While waiting, I spoke with some civic employees. One of them was upset that some well-off people seemed to look down upon the civic dispensary. He felt rich folk wanted the government to allow private doctors and hospitals to treat the flu, because they did not want to mix with poor people and get treated in government hospitals. A rickshaw driver also told me that a lot of “shrimant” people, who were his customers, resented that they had to wait in queues at the govt hospitals.

This is a reflection of the sad state of public health in India. The rich have their private hospitals and the poor have to fend for themselves in govt hospitals. I have stayed in Britain and marvel as well as envy the wonderful National Health Service, which even the free-maketeering Thatcherites were unable to dismantle. This is a topic of debate and I want your comments on this point.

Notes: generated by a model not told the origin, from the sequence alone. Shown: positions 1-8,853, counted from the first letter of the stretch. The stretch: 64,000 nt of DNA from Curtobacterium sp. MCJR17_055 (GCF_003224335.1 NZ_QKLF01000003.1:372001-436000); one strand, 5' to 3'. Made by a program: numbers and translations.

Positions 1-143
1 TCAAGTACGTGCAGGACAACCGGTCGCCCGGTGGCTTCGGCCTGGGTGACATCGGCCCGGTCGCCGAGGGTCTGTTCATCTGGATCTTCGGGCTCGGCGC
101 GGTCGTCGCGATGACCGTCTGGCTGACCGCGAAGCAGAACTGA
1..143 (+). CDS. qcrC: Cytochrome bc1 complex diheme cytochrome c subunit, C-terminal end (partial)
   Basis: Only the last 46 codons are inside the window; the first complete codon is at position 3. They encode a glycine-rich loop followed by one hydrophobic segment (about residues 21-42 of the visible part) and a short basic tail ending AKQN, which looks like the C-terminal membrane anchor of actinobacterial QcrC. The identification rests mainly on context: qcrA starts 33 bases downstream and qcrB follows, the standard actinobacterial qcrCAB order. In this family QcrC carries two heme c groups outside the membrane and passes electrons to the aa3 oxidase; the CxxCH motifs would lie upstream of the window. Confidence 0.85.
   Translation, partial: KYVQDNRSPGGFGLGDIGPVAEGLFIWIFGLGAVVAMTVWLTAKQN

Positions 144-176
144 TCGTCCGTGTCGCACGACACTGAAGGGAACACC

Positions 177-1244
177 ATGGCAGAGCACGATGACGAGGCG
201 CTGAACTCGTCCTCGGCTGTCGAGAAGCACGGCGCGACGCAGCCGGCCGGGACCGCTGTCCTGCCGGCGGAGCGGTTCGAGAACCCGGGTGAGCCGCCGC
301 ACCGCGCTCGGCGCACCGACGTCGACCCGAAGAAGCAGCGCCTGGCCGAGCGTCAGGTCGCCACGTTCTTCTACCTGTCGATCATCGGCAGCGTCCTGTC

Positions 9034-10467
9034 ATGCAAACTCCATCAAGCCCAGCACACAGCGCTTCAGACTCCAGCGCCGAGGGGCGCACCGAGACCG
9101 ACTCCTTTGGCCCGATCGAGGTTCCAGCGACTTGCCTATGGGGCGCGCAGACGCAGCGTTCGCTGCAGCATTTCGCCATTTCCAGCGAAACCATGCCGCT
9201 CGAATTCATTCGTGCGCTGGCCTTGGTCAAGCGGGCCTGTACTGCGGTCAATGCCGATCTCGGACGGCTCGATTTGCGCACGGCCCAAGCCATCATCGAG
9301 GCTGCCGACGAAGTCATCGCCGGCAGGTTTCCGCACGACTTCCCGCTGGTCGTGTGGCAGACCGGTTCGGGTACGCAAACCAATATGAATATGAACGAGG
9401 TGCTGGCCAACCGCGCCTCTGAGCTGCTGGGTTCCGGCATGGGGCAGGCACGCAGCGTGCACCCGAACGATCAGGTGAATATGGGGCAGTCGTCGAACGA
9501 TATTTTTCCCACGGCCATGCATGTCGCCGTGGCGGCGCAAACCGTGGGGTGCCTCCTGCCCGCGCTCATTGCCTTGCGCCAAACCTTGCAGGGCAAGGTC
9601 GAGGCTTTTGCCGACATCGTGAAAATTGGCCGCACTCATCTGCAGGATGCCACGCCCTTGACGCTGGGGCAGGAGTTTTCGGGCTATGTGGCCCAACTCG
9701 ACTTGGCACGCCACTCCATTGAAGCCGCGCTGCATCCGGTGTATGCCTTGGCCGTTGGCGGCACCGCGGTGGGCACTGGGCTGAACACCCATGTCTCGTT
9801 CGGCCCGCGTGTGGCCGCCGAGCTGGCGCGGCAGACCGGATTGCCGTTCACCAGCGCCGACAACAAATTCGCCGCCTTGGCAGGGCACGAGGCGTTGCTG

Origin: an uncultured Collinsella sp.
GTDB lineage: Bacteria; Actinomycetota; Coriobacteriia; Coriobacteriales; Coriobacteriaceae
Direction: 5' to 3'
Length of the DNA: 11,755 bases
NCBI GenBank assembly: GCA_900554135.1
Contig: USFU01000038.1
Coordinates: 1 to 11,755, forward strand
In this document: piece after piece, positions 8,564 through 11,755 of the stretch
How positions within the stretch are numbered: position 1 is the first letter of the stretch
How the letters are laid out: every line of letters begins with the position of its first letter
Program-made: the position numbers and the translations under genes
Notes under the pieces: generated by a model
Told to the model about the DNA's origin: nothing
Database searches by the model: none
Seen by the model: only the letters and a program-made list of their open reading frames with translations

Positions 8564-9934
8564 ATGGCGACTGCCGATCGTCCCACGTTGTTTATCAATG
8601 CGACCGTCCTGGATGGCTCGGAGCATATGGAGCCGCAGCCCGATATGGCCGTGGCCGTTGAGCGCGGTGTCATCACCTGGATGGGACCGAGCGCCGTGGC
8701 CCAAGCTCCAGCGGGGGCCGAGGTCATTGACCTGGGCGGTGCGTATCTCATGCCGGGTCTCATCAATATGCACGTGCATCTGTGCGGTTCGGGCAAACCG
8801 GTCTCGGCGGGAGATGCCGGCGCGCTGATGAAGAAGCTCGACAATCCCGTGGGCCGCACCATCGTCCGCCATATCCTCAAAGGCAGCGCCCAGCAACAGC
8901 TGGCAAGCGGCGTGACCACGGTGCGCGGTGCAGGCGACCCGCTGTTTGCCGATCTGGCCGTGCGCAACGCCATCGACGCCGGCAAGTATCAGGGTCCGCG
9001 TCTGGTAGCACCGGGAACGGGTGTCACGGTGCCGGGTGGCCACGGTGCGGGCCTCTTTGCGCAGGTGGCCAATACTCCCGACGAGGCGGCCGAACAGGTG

When my wife and daughter arrived, we went to the first floor. There were around 50-60 persons waiting in two queues. One queue started near the staircase, at one end of the corridor. Here two clerks were issuing case papers. After you got a case paper, you stood in another queue to meet the doctor.

I did not go in, but my wife said the doctors were deciding, whether to take the throat swab or not and send you to Naidu Hospital for testing, on the basis of whether you had come in contact with a positive patient or you had certain symptoms.